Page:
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Is Quality Easy or Guaranteed?

Authored by:

Tom Noble


In an attempt to convey the core of quality, I kept coming back to a simple truth: quality is not easy, and it's not guaranteed. At first glance this might be an odd statement for a board member of an organization dedicated to quality in AV but, in honest practice, quality takes real work and dedication. Although it is true, it is achievable and the one who loves the journey more than the destination will go further.

Quality is Not Easy


The idea of quality or the academics of quality is in fact easy, but the execution is not. The world is full of great ideas but only when put into action do those ideas become realized. This is where most fall short. To make that shift from idea to action, a great explanation of the steps needed to get to quality is skillfully provided in a previous post by AQAV Founder, Mario Maltese. He does a great job breaking this down, giving great actionable ways to accomplish this.


I am not going to restate the steps but, as I read these steps, I was reminded of two important principles from the book The 4 Disciplines of Execution by Sean Covey.


  • Focus like crazy on the wildly important parts. You still have a job, and you still have obligations, but it is important to narrow down the top priorities and focus on those. Doing so will help you to achieve your results much more efficiently. We all know that everything can’t be your top priority when someone says it, but it’s easy to fall into that trap if you don’t pay attention to it.

  • Act on the Lead Measures. By utilizing these lead measures, you can create leverage within your process and course-correct much earlier if required. While each organization’s leading measures will be different, they are like oil to a car: without it you definitely won't get very far, and if you wait until you get there to check it’s already too late!


Quality is Not Guaranteed


At any point in time if you take your eye off the end goal you can slip. Often we will accept exceptions to our standard because of a circumstance that appears novel or on an item that isn’t critical to the operation this time around. I am as guilty of this as anyone.


To give a recent non-AV anecdote, after years of not working out I joined a CrossFit gym.

After a few months, I showed up one morning, got warmed up, the coach explained the workout to us, and we started the daily workout. Afterward, I was excited because for the first time I was able to complete the workout fully to standard. However, when the coach wrote down my time on the whiteboard, he noted scaling on a particular portion of the workout. Scaling in and of itself is not a bad thing, it is intended to be used as a way to work up to the intended design of the workout.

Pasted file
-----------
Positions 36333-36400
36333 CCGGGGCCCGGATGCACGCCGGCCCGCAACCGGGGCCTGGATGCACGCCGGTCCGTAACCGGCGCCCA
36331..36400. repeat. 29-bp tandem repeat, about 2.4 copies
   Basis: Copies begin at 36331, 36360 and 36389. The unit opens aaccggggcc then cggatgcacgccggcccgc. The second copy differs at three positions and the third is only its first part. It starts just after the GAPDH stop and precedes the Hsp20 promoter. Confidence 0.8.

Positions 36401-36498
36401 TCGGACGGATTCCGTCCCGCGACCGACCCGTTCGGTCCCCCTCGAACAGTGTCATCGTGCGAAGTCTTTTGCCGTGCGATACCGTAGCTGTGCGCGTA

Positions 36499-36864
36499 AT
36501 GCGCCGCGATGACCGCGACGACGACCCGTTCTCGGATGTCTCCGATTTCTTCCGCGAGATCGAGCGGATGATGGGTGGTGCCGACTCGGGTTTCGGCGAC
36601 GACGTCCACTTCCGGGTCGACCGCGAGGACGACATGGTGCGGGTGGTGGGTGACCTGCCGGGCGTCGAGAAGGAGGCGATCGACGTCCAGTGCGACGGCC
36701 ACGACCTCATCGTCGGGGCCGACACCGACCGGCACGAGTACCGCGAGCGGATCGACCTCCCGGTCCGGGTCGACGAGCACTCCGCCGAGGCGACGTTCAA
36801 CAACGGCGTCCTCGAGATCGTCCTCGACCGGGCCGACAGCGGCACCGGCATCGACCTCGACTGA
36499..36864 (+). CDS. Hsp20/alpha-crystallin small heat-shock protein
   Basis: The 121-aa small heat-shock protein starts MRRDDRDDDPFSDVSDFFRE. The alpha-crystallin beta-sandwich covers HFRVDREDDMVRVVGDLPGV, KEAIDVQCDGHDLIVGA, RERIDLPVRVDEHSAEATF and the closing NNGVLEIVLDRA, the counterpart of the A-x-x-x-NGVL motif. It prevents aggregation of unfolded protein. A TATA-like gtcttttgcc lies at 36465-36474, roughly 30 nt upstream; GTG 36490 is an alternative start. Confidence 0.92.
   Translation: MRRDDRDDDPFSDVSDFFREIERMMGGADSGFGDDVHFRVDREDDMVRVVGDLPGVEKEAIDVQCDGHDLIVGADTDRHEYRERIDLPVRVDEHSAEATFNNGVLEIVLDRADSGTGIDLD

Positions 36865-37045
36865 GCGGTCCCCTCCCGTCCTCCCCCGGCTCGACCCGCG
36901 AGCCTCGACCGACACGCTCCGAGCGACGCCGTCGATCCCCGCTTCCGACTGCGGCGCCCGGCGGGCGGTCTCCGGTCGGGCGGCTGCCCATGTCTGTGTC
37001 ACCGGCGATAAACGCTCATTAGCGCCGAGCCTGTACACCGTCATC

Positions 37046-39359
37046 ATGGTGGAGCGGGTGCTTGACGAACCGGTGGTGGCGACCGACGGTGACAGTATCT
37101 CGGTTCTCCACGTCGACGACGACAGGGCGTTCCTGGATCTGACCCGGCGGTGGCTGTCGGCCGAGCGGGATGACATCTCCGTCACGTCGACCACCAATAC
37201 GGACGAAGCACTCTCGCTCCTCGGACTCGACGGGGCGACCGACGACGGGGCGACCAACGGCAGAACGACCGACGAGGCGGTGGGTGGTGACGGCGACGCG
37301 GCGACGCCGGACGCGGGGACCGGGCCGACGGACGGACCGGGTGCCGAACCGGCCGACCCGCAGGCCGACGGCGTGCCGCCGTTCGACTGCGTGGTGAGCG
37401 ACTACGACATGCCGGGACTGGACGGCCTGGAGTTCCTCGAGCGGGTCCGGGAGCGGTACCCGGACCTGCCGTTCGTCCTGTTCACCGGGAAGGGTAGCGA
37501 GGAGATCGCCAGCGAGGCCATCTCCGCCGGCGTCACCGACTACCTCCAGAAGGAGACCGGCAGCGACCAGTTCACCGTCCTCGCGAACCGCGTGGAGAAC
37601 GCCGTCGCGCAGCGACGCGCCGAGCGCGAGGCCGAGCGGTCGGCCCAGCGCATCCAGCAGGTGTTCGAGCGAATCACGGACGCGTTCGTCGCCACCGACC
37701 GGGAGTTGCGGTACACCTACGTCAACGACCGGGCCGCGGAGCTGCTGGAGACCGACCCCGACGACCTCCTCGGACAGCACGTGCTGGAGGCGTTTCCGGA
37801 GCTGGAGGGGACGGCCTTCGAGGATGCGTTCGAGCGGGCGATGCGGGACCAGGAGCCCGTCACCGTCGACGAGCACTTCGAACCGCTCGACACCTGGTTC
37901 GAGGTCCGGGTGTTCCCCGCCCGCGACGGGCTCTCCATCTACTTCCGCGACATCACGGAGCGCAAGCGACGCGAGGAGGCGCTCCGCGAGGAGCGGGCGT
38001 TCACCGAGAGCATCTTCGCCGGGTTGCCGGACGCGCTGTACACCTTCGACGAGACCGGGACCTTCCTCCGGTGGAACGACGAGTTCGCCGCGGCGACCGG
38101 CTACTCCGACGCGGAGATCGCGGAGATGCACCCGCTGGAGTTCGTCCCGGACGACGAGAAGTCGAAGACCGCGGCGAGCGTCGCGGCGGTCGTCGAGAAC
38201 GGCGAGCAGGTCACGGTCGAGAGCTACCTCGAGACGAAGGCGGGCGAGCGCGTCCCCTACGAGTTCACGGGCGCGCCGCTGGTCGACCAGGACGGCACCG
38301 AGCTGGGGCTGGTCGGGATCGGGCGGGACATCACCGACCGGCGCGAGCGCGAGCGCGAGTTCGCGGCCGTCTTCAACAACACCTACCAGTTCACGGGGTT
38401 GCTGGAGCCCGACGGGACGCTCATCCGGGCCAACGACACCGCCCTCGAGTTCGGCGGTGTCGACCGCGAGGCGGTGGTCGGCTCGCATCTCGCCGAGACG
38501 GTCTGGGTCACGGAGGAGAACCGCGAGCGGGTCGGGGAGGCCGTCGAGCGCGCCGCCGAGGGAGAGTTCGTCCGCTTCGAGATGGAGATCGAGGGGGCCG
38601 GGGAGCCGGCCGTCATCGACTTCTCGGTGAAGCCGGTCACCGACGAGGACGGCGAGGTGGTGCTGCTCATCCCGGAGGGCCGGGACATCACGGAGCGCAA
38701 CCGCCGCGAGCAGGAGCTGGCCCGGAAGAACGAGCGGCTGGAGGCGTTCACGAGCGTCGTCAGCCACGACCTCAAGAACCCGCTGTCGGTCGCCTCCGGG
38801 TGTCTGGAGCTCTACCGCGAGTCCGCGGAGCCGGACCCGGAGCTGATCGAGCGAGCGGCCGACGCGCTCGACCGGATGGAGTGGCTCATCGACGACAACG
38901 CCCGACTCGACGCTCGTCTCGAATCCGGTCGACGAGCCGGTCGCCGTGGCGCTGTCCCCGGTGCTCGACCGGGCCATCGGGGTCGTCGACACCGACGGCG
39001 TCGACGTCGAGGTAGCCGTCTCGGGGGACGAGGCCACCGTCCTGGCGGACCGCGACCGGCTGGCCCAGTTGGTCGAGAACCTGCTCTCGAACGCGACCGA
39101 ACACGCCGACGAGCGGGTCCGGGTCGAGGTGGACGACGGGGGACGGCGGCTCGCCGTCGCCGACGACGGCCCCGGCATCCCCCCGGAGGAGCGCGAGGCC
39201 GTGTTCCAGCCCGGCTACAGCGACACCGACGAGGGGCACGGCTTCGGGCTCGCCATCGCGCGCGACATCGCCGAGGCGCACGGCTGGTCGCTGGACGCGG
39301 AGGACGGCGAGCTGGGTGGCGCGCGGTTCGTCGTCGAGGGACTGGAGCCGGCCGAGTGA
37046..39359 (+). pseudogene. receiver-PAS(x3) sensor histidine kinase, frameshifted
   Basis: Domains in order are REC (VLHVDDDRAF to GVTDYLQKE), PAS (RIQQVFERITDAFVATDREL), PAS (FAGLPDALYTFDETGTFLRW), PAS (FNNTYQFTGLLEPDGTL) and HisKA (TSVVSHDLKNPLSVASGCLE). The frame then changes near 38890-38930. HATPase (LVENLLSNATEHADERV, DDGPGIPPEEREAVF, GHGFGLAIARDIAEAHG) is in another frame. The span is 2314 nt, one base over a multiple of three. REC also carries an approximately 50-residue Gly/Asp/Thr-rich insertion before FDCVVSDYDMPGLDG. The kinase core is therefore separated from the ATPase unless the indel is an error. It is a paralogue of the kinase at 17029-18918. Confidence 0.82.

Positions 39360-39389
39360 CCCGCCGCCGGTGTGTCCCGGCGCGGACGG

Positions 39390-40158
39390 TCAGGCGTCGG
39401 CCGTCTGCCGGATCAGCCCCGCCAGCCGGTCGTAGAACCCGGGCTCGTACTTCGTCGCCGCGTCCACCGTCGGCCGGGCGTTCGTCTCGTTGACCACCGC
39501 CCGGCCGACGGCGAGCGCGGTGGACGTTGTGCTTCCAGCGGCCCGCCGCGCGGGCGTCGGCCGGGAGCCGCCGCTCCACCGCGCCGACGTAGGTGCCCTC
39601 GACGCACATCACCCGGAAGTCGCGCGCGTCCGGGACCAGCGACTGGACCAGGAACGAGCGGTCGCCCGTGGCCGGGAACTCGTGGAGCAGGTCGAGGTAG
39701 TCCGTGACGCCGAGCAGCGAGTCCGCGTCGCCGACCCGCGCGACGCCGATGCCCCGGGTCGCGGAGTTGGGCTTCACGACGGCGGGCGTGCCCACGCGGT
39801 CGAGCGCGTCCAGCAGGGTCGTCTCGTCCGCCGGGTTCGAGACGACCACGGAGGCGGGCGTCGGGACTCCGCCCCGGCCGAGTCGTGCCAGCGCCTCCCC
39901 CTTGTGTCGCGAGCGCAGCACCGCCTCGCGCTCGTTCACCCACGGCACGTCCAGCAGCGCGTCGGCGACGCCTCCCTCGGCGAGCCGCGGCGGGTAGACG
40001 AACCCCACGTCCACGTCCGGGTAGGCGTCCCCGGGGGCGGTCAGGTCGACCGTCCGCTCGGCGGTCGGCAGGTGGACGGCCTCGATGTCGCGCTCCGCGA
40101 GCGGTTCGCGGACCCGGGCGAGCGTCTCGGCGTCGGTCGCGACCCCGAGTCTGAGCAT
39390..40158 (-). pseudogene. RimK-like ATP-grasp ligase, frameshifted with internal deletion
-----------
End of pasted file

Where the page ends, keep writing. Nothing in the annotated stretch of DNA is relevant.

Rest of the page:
Ultimately, it is there to help you gradually get better. However, I was frustrated, because even though I wasn't perfect, I was still at 95% of my goal or better.


When I confronted the coach about this, he told me that “the standard is set for a reason, and you did not meet that today”. I was frustrated I did not do as I had wanted, but I respected him for this. He was holding me to a standard that he knew I would meet but only when I met it fully would he allow me to say I had. He would not and does not compromise that standard.


The point is that to do extraordinary things, we must think extraordinarily. But there are a couple of keynotes to be pulled from this story.


  • The standard was clearly communicated and explained. Every morning the coach goes over the prescribed workout and asks for and answers any clarifying questions. When it is time to start there are no questions about what is expected. If your team doesn’t know the standard, how would you ever expect someone to hold to it? I'm not suggesting that each day you need to have a standup explaining the standards that are expected, but it should be a central narrative in your messaging.

  • We should hold our standards in high regard. If something does not meet our standard, we need to note it. This provides a clear understanding to both the customer and the team and will ultimately build overall trust and provide a better experience.

  • There is a scorecard or a record of meeting the standard. Every day that coach writes down the results of our workout and posts them to the internal Facebook group. We need to keep a visible way for our team to make sure they can easily see how they are doing compared to the standard.


Quality, by AQAV’s definition, is “conformance to requirements. Does it meet the stated definition? By examining if the project outcome conforms to the stated requirements you can start to continuously improve upon your own day-to-day operations. Over time while it might seem like small incremental changes, these changes will add up and you will be producing more quality work, which will have a direct impact on your business. When we pursue quality without shortcuts, we become that quality. And we could all use more of that.




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